How to make a US education attractive again to college students from PHBy Curtis S. Chin, Jose B. Collazo
Philippine Daily Inquirer
Whether you refer to it as a “pivot” or a “rebalance,” strengthened United States engagement in Asia is good news for the Philippines.
That was clearly evident in the meeting last June in Washington, DC, when Presidents Benigno Aquino III and Barack Obama discussed ways to further reinvigorate and expand the bilateral relationship.
But lost in the talk of ongoing diplomatic and defense cooperation between the US and the Philippines is the need for further discussion of how to increase critical business-to-business and people-to-people contacts between the two nations.
Such interactions are a valuable cornerstone of both commercial and “cultural diplomacy” and can enhance traditional diplomatic relationships in subtle, wide-ranging and more sustainable ways.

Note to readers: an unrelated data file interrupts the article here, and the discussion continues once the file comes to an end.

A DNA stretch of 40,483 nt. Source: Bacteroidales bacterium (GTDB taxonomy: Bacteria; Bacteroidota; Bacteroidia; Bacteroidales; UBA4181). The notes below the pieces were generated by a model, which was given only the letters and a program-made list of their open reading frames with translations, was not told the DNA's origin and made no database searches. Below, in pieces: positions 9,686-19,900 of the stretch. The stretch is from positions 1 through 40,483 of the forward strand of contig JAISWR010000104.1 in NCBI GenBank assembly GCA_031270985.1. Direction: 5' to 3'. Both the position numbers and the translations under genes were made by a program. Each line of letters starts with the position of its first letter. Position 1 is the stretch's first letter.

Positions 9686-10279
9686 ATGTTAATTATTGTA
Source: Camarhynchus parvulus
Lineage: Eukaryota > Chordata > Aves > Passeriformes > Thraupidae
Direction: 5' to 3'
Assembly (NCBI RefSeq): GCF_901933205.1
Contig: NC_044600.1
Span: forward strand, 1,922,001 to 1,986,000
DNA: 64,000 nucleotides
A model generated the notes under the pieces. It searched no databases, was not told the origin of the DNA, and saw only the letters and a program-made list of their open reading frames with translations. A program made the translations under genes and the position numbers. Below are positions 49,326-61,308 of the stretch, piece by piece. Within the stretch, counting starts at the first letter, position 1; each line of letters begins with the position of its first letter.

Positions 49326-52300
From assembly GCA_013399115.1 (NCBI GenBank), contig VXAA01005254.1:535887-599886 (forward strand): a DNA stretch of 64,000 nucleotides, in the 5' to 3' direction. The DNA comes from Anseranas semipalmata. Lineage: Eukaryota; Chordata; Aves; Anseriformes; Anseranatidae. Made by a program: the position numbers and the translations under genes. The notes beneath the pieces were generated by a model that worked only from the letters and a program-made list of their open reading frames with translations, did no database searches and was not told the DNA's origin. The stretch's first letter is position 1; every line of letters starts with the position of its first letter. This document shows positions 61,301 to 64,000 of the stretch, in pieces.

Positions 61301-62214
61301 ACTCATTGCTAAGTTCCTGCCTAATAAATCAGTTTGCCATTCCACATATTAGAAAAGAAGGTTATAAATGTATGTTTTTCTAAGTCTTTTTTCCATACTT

Yes, it’s true that US-Philippines exchanges have occurred with some frequency during a long and sometimes tumultuous bilateral relationship. Past successes, however, can and need to be built on.
Education is a natural starting point, building off the heritage of the pioneering American teachers, known as the “Thomasites,” who arrived in the Philippines at the turn of the last century to help establish a new public school system, with English as the medium of instruction.
A pro-Filipino pivot today though would now include not just more US study-abroad students in the Philippines, but also increasing the number of Filipinos traveling the other way, to the US, to enroll in America’s institutions of higher education.